Association study of brain‐derived neurotrophic factor (BDNF) and LIN‐7 homolog (LIN‐7) genes with adult attention‐deficit/hyperactivity disorder Journal Articles uri icon

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  • AbstractAttention‐deficit/hyperactivity disorder (ADHD) is a common psychiatric disorder with a large genetic component that has been shown to persist into adulthood in 30–60% of childhood ADHD cases. Adult ADHD confers an increased risk of ADHD in relatives when compared to childhood ADHD, possibly due to a greater genetic liability than the childhood form. Brain‐derived neurotrophic factor (BDNF) is a neurotrophin expressed in the brain throughout life and is involved in survival, differentiation, and synaptic plasticity of several neuronal systems including dopaminergic pathways. Mammalian LIN‐7 homolog is selectively expressed in specific neuronal populations and is involved in the postsynaptic density of neuronal synapses. LIN‐7 is also a positional candidate, as it lies immediately downstream of BDNF. We tested for association between five BDNF polymorphisms, two LIN‐7 polymorphisms and adult ADHD. The sample consisted of 80 trios comprised of an adult ADHD proband and their biological parents and an independent sample of 121 adult ADHD cases and a corresponding number of sex, age, and ethnically matched controls (total 201 probands). Allelic and haplotype association was found between both BDNF and adult ADHD, and LIN‐7 and adult ADHD. HapMap indicates BDNF and LIN‐7 occur in different haplotype blocks, though some linkage disequilibrium exists between the SNPs in these adjacent genes. Further investigations into the pathologic mechanisms of BDNF and LIN‐7 in adult ADHD are required. © 2008 Wiley‐Liss, Inc.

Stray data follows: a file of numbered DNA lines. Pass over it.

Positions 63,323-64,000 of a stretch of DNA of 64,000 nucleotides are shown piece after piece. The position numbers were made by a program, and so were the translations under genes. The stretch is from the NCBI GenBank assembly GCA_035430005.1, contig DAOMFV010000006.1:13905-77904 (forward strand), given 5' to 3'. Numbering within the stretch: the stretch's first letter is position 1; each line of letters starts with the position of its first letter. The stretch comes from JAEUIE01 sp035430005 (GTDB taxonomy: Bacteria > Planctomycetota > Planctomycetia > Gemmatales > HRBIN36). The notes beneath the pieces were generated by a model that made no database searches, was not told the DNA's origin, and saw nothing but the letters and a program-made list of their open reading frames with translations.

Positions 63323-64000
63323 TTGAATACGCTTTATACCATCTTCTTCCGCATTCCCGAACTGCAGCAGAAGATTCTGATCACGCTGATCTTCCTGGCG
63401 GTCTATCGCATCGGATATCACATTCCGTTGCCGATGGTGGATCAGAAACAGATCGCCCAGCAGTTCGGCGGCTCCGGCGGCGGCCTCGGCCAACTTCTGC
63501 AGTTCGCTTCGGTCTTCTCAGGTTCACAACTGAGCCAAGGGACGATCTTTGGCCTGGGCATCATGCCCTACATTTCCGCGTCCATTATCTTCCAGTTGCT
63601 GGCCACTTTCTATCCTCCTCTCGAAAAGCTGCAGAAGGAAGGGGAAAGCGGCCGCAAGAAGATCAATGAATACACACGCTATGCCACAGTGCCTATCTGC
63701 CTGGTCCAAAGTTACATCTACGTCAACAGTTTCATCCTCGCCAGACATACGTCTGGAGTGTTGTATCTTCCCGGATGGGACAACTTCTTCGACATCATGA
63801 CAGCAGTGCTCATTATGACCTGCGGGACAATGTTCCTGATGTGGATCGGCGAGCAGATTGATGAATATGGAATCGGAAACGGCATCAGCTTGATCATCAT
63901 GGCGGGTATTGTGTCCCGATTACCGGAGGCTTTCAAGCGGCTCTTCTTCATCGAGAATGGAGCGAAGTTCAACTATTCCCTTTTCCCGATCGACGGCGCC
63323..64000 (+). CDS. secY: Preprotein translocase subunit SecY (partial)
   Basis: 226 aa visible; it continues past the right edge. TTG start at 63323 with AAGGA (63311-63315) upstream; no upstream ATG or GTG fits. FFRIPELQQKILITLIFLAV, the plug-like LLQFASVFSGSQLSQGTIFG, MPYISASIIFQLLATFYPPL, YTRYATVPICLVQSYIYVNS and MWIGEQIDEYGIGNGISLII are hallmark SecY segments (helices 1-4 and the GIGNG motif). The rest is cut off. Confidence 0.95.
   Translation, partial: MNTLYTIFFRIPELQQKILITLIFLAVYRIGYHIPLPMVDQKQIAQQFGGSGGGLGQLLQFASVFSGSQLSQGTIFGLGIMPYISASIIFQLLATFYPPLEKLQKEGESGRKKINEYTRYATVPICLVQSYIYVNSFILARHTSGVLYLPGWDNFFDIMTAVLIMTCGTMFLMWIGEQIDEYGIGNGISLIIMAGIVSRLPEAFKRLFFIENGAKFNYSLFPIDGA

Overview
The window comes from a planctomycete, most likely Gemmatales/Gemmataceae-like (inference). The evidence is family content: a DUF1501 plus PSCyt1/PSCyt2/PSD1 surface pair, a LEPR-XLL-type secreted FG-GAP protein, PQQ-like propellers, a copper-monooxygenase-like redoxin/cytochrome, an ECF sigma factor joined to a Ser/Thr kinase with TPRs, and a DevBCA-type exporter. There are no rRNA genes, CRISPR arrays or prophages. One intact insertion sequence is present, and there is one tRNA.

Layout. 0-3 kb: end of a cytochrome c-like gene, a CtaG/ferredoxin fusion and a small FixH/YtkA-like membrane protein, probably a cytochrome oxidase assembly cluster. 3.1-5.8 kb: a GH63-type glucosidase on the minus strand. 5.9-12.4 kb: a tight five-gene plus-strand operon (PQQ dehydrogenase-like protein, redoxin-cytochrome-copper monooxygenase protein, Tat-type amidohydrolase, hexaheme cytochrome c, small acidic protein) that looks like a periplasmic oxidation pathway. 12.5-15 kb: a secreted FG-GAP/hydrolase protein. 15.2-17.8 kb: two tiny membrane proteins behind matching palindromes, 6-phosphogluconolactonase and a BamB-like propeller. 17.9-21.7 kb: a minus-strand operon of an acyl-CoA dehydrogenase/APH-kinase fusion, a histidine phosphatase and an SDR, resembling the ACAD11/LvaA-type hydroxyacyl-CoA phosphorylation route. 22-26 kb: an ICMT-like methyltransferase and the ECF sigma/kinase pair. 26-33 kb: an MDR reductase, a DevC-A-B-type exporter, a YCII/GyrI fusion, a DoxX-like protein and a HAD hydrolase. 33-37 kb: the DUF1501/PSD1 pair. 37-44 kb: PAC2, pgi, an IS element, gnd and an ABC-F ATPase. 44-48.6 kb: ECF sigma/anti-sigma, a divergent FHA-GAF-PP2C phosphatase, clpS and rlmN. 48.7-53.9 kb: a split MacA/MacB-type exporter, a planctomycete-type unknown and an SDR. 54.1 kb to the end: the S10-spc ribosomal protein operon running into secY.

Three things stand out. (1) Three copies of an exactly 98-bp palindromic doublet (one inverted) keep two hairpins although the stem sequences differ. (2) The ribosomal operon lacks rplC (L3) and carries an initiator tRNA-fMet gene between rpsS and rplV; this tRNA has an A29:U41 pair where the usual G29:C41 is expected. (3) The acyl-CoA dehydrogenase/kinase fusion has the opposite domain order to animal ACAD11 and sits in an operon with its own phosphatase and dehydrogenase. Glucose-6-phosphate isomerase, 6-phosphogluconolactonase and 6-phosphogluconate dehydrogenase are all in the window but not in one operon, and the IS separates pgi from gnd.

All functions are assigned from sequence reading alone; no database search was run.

• Lanktree, Matthew
  • Squassina, Alessio
  • Krinsky, Marilee
  • Strauss, John
  • Jain, Umesh
  • Macciardi, Fabio
  • Kennedy, James L
  • Muglia, Pierandrea

publication date

  • September 5, 2008

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